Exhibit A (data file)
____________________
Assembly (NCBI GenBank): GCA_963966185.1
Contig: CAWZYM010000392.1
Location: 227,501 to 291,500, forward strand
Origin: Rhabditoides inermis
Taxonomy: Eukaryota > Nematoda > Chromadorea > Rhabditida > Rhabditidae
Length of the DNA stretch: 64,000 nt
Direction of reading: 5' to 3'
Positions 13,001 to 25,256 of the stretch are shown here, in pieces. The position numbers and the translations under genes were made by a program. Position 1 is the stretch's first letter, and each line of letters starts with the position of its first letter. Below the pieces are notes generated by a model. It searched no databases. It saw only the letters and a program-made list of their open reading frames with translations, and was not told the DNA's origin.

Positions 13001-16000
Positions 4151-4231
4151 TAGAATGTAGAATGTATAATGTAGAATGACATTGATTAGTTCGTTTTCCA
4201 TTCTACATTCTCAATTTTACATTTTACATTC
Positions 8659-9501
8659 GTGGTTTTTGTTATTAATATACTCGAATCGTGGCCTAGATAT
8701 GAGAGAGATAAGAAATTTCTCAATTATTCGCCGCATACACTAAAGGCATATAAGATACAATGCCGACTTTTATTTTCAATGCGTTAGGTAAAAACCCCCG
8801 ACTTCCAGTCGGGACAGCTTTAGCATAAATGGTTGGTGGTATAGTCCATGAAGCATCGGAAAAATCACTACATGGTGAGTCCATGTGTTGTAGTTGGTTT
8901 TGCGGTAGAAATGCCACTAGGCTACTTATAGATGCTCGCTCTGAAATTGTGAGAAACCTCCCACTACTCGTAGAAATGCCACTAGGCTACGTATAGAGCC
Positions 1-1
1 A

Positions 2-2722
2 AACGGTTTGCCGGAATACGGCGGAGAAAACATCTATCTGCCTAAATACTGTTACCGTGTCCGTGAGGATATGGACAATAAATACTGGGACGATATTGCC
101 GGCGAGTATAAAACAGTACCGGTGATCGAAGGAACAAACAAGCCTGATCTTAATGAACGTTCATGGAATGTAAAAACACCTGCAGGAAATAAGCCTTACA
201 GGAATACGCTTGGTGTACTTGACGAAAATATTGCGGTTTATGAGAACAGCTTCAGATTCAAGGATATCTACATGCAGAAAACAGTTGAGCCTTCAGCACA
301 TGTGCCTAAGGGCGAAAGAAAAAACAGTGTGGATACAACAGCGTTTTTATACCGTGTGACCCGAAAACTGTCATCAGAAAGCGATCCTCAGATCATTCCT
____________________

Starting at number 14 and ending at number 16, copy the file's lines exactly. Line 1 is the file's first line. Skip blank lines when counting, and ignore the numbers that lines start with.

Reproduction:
8659 GTGGTTTTTGTTATTAATATACTCGAATCGTGGCCTAGATAT
8701 GAGAGAGATAAGAAATTTCTCAATTATTCGCCGCATACACTAAAGGCATATAAGATACAATGCCGACTTTTATTTTCAATGCGTTAGGTAAAAACCCCCG
8801 ACTTCCAGTCGGGACAGCTTTAGCATAAATGGTTGGTGGTATAGTCCATGAAGCATCGGAAAAATCACTACATGGTGAGTCCATGTGTTGTAGTTGGTTT